No one is going to care about what you are making if you don’t care about it. Don’t try and make work that you think you “should” be making, but focus on making work that you care about. I love the show Project Runway. Each episode, clothing designers compete to create the winning outfit for their model. Models sporting their newly created fashions, strut the runway before a panel of judges, who then critique each outfit. Every week the designers struggle to maintain their authenticity. They vacillate between what they want to create, and what the judges want to see. The judges are most moved and impressed when a designer takes a risk and holds nothing back. Those risk takers are also most often the winners on the show. The designers who gave into the pressure to please the judges, forgetting their own expression, inevitably lost. This show teaches me how necessary it is to stay true to yourself as an artist. When you begin a new work of art with the idea of pleasing others, you water down the impact of your art. Cherishing your work means not letting others opinions matter more than your own. You can be guided, but ultimately authenticity is trusting that your expression is valid.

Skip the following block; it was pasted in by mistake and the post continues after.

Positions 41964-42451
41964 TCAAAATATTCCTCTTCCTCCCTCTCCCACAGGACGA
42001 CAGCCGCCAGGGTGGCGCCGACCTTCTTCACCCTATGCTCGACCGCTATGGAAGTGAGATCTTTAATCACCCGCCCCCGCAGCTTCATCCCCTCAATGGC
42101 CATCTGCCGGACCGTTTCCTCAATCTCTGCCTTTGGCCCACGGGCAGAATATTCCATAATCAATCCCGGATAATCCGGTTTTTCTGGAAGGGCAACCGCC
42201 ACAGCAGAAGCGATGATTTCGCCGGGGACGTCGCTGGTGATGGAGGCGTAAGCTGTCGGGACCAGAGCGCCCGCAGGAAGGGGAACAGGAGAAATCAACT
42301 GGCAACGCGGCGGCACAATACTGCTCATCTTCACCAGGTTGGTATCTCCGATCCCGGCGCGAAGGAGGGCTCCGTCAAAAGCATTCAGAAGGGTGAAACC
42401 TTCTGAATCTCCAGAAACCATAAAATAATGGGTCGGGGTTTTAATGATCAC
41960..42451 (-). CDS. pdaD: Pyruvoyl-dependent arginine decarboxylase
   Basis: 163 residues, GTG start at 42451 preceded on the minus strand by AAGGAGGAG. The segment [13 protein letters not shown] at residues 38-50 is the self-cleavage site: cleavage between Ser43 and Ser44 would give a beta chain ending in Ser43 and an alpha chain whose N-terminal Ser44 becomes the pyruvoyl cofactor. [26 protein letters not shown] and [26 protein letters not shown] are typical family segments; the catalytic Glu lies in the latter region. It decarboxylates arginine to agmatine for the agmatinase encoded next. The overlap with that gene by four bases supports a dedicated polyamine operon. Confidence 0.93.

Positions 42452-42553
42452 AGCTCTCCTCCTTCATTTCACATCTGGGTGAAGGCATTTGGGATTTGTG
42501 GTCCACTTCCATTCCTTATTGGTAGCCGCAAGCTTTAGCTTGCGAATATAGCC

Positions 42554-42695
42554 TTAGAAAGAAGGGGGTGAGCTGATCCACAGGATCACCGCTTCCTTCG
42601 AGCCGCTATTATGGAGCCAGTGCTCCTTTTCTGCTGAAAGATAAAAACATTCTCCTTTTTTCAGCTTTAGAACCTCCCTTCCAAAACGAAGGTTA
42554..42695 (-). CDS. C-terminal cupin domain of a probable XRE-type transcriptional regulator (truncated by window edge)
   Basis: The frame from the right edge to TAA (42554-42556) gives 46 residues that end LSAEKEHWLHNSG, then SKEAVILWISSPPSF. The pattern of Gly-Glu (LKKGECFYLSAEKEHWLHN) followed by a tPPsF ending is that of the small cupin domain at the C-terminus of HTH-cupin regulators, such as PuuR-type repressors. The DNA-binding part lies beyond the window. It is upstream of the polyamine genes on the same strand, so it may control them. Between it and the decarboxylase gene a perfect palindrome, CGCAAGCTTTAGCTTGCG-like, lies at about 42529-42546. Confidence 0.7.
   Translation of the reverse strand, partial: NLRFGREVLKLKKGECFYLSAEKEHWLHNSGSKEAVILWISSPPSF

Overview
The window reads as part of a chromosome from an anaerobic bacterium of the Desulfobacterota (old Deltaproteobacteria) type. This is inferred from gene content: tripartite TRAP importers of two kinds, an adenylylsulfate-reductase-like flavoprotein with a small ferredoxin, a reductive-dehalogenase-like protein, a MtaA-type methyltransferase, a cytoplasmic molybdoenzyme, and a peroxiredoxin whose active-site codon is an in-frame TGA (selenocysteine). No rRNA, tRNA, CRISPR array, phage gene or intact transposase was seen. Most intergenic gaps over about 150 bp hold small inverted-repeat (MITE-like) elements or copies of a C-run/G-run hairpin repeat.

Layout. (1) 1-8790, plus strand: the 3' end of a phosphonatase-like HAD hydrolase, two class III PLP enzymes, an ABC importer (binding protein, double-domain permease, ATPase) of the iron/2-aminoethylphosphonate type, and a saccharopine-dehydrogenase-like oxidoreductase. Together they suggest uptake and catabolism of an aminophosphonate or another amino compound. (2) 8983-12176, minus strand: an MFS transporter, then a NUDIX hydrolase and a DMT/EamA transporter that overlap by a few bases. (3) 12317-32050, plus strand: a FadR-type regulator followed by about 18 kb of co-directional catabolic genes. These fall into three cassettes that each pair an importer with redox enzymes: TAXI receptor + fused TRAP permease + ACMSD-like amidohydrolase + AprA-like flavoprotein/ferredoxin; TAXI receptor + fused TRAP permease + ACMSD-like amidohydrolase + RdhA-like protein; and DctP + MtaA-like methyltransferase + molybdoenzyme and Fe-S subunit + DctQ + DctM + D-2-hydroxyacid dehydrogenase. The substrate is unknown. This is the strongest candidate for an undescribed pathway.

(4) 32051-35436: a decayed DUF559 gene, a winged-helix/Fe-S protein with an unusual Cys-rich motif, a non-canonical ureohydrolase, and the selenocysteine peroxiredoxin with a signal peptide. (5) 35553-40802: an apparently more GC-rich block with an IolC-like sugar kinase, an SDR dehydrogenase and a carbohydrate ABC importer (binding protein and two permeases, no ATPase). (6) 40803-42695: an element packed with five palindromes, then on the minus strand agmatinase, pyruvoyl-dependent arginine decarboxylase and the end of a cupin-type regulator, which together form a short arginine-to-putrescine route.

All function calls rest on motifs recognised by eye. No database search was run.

Authenticity Killers

Being authentic in your work can be extremely difficult emotionally. Fear cripples authenticity. You might fear what people think, or that you will be laughed at. Fear of laying yourself bare for the world to trample you, can be paralyzing. Making authentic work exposes you to rejection. Sometimes the people closest to you will make comments about your work, saying things like "Why is his hair blue?" Or, "Is that a house, or a bird?" This can cause you to doubt yourself. Oftentimes your partner or family members are prone to a certain type of art. It may not be what you are putting out there. In this case it would be better to listen to people who get you and your work. When you are able to stand under the criticism without crumbling, you can expose yourself to the critiques. Artistic Authenticity can be hampered by comparing yourself to other artists, who you deem "better" than yourself. Comparing can leave you feeling like an imposter. Each artist has their own unique expression. There are no identical people. Even twins have dissimilarities. Our authentic expressions can't help but be individual too. Listening to the inner voice can halt authenticity. Listening to all the reasons you should not be authentic makes it impossible to even begin. These obstacles will keep your artistic authenticity in a cage. Becoming aware of them will help set your authenticity free.